One of many things to like about the SR1 Cup is the quality of the circuits it has visited this year. We’ve had the full, most challenging layouts at Silverstone, Oulton Park and Snetterton, and Brands was no different as the full Grand Prix circuit was in use.
An epic track it is, too, one that dare I say it is even Nurburgring-esque with the gradient and camber changes, kerbs you can attack, and the sheer speed in which you can tackle corners like Hawthorns and feel that lovely downforce of the SR1 at work. Throw in Paddock, a fairground ride you want to keep buying a ticket to, and you’ve got surely the UK’s most exciting race track.
Slow starts have been the norm for me this season in learning the tracks but not so in the morning practice session, a thorough video session with coach Roger Bromiley the night before, and the perfect set-up being found from the outset (a disconnection of the rear anti-roll bar allowing for more rear-end grip), allowing me to be on the pace straight away.
I ended up in fourth place behind the three outstanding drivers this season in Dave Morgan, Rob Watkins and Mark Richards. Might a challenge for a podium place be on?
Erm, no. One norm of the season that was repeated was my ability to balls up qualifying and never get a clear lap in, a combination of safety car, yellow flags, and slower cars being encountered on flying laps the trio of excuses I’m using for only managing ninth on the grid for both races. My best time was 1.1sec slower than my best in practice that morning, a time which if repeated would have put me fourth on the grid for the race.
Another norm that was repeated was a terrible start in race one. It’s tricky to get off the line at Brands, the brake needing to be covered to stop you rolling down the hill. The red lights also seemed to stay on for an age, and when they came off my reactions were slow and I emerged from Paddock in 10th. At least everyone made it round.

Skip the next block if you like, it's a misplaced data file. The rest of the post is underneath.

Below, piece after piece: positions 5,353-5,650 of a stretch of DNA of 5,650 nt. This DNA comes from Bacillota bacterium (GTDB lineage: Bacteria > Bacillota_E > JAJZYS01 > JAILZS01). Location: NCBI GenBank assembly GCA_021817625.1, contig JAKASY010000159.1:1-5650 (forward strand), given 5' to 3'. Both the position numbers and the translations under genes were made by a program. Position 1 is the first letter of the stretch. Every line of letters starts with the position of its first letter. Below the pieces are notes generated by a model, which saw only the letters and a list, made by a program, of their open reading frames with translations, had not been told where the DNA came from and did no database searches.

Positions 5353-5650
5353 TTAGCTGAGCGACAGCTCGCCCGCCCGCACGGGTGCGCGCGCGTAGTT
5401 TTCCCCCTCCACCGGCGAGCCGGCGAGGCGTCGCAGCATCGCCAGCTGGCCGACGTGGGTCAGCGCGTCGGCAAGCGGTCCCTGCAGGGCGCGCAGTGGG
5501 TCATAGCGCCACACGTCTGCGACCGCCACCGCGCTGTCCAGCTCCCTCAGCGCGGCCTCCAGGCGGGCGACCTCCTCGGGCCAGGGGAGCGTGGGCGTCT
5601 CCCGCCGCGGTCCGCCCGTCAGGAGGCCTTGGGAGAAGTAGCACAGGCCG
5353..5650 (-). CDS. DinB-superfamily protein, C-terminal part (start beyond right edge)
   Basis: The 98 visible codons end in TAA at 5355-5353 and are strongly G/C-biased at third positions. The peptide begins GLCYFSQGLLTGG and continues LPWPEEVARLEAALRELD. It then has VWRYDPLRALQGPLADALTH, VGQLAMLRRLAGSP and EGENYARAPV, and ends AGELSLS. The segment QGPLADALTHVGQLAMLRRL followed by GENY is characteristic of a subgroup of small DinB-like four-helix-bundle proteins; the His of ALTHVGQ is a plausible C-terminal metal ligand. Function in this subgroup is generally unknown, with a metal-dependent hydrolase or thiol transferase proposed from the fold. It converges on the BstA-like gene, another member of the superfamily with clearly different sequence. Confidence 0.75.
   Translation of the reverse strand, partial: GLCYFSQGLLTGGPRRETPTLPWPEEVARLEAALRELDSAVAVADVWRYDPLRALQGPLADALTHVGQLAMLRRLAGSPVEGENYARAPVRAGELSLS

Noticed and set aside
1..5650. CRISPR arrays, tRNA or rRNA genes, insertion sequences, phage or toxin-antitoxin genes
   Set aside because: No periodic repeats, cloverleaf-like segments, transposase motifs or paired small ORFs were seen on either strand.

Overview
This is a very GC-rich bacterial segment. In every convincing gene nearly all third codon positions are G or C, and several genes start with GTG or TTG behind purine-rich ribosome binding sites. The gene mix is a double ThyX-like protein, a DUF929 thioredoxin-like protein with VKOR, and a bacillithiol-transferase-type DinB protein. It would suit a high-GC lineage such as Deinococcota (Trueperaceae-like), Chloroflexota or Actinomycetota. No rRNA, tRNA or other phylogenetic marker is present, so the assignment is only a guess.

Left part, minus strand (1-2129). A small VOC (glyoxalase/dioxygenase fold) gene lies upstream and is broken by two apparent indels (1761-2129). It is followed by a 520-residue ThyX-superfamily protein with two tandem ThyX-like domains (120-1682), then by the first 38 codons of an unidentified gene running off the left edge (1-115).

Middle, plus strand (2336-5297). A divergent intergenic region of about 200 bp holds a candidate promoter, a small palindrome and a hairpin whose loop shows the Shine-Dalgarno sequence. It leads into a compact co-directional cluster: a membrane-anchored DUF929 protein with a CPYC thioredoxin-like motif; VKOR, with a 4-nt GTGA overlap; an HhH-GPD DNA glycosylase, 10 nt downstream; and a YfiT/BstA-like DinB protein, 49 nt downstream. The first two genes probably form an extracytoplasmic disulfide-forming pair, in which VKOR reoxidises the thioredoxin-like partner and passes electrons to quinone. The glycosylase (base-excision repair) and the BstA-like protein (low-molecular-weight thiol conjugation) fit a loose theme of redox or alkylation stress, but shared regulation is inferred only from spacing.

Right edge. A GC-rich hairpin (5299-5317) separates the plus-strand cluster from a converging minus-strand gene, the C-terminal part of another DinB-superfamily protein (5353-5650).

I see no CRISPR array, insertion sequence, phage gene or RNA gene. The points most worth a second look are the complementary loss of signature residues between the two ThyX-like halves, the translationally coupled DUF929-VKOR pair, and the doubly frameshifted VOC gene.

What followed next was the most enjoyable battle of the season. I was fifth in a group of six cars vying for fifth place. One by one I managed to pick off four of my rivals, every single move happening up the inside of Surtees heading out onto the back of the circuit. Then came the move for fifth at the same place, but my move up the inside blindsided my opponent as he cut towards the apex at the last minute. We banged wheels, I spun and was back down to 10th again.
Still, the clean air allowed me to put in lap times that were over a second quicker than those in the group I’d just been in and was now chasing again, proof that perhaps if I’d have been a bit more patient I’d the chance to pass would have arisen again and a fifth place, what would have been the best finish of the season for me, would have followed.
Ninth was the result though at the end and no prizes for guessing where the pass for that position on the last lap was made. Five out of six at Surtees wasn’t bad, I guess, and by the end the group were tantalisingly within sight again despite me having been facing the wrong way a few minutes earlier. Just one more lap…
To race two, then, the last of the season and a first corner which ended up having a bit of a non-school uniform day at the end-of-term feel to it. The car in front of me on the grid had a terrible start, and I got boxed in and was near the back of the field heading in Paddock.
I held the inside line, but the car to my outside got a bit of an Alain Menu-style wobble on with cold tyres (I know the feeling also, from my very first corner of the season at Silverstone), and crashed into my side.